Generalisations about beer culture pubs

The Pub Remains the Default

The Buckingham Arms, Westminster, London.

People worry about pubs: they’re in decline, disappearing, not what they used to be. If they do survive, argues M. Lawrenson, it will be as the preserve of the oddball, the poseur, the ‘connoisseur’.

But, while we suspect that there will be fewer pubs in a decade’s time, we also feel confident that they’re too useful ever to disappear completely.

When we’re visit old stamping grounds and tell friends we’ll be in town, despite our frightful middle class tendencies and impending middle age, no-one ever says, ‘Let’s have dinner’, or ‘Let’s go for a coffee’ — it’s always ‘Which pub?’

They’re spacious, generally comfortable, and open later than almost any other establishment. They usually sell something to eat, even if it’s only a bag of crisps. Where could be better if, after nine in the evening, you need to spend two hours with someone at a location convenient for their house in one suburb and yours in another?

Everywhere we have ever worked, the pub has been the default location for ‘leaving dos’, celebrations, (real) team building exercises (as opposed to contrived ones), and even difficult conversations. Sometimes, the pub felt like a compromise — perhaps the wine drinkers and the trendy young ‘uns sulked, crying ‘Can’t we go somewhere nice?’ — but it did the job better than any other venue.

They’re still where we find ourselves after weddings and christenings, in neglected back rooms, with neatly-trimmed sandwiches and unbuttoned uncles. When people bang on about pubs as ‘community assets’, is this what they mean? It ought to be.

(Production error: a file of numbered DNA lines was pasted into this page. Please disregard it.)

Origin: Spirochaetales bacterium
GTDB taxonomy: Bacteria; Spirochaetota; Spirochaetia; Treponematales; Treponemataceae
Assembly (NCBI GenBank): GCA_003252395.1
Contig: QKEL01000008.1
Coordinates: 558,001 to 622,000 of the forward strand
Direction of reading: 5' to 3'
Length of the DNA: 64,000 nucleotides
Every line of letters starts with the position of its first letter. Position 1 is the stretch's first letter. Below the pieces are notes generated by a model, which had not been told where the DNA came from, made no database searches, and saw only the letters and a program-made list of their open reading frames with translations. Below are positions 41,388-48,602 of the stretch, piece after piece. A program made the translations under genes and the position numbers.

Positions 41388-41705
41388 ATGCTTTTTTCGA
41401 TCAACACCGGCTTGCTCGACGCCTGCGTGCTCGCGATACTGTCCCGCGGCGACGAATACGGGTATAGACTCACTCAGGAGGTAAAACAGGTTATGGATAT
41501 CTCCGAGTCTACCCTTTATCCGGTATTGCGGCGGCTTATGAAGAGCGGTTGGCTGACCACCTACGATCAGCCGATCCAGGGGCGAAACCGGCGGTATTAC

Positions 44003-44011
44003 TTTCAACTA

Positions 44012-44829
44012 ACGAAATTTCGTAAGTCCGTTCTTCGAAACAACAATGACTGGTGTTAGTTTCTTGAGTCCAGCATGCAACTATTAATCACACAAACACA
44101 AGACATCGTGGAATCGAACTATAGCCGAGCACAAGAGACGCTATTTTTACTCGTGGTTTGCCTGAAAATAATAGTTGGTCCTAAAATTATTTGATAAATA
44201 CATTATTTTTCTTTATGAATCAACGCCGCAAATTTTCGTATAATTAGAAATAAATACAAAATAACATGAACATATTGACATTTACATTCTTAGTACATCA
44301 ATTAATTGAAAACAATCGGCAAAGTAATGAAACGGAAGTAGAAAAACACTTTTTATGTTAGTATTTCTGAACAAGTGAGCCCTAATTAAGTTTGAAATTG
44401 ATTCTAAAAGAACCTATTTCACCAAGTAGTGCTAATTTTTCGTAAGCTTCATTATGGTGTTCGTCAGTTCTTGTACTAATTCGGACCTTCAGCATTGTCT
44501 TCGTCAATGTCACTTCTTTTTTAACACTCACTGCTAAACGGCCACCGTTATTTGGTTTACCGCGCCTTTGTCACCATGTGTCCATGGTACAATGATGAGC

Perhaps we’ve over-optimistic on behalf of the pub, though, and maybe this instinct is dying out. We’ll have to ask around.

9 replies on “The Pub Remains the Default”

A point I have made on my blog is that the appeal of pubs has become much less universal and more geographically limited. There are some areas where pubs continue to thrive, but others – particularly inner-city and working-class areas – where they are already pretty much dead. For example, pubs are not exactly prospering in this suburb of St Helens, as reported by Merseyside Pub Guide, and there are plenty of other places very much like it.

Many people have a kind of “folk memory” of pubs which is very different from how they actually operate now – for example, the real-life Rover’s Return would probably have closed down years ago.

There was an article in a local paper that spoke about pub closures. The head of the restaurant and hotel association lamented the lack of government support for those small businesses, while, a few lines earlier, he’s quoted saying that most of the pubs that close are those that do not offer good quality.

A pub that is well managed and offer a good experience to patrons will always have more chances of survival than one that doesn’t. People still love going to pubs, the fact that they cannot afford to do it so often anymore means that they are more selective, which can’t be a very bad thing in the long run.

That argument is a bit arse-about-face, though. Obviously in an overall declining market, broadly speaking it will be the less well-run pubs that close first, but the fundamental reason they are closing is that the market is declining, not that they are badly run. And to claim that it’s a good thing that pubs’ appeal will become more “selective” sounds very much like Spinal Tap’s response to their diminishing audiences.

I don’t know what the situation is like over there, but here, when even the head of the trade association concedes that most of the pubs that have closed weren’t good ones to begin with, there’s is a point to the argument of a declining market becoming more selective as well. I see sometimes walking around town two (or more) pubs, almost next to each other, and only one of them is full, or at least has some business going. This reminds me that some people claim that cities like Prague have way too many pubs, and to some extent, they do have a point.

The question is what do this people mean by “not good”.